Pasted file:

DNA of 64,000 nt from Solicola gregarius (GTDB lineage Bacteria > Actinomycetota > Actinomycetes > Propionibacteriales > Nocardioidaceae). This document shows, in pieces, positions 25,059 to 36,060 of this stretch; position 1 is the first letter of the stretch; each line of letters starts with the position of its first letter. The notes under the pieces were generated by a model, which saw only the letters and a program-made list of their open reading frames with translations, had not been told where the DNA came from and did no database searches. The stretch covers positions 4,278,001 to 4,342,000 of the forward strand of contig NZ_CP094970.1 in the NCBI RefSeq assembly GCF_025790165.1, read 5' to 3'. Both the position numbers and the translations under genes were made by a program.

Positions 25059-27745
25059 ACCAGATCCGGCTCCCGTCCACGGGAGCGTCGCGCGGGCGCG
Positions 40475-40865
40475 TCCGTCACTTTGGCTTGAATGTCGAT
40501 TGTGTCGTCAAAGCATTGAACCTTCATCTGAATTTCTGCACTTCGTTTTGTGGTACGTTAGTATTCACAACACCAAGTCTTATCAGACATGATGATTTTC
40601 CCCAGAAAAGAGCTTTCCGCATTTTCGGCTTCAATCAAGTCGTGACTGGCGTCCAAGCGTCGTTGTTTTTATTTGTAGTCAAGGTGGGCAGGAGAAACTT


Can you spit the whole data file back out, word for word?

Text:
DNA of 64,000 nt from Solicola gregarius (GTDB lineage Bacteria > Actinomycetota > Actinomycetes > Propionibacteriales > Nocardioidaceae). This document shows, in pieces, positions 25,059 to 36,060 of this stretch; position 1 is the first letter of the stretch; each line of letters starts with the position of its first letter. The notes under the pieces were generated by a model, which saw only the letters and a program-made list of their open reading frames with translations, had not been told where the DNA came from and did no database searches. The stretch covers positions 4,278,001 to 4,342,000 of the forward strand of contig NZ_CP094970.1 in the NCBI RefSeq assembly GCF_025790165.1, read 5' to 3'. Both the position numbers and the translations under genes were made by a program.

Positions 25059-27745
25059 ACCAGATCCGGCTCCCGTCCACGGGAGCGTCGCGCGGGCGCG
Positions 40475-40865
40475 TCCGTCACTTTGGCTTGAATGTCGAT
40501 TGTGTCGTCAAAGCATTGAACCTTCATCTGAATTTCTGCACTTCGTTTTGTGGTACGTTAGTATTCACAACACCAAGTCTTATCAGACATGATGATTTTC
40601 CCCAGAAAAGAGCTTTCCGCATTTTCGGCTTCAATCAAGTCGTGACTGGCGTCCAAGCGTCGTTGTTTTTATTTGTAGTCAAGGTGGGCAGGAGAAACTT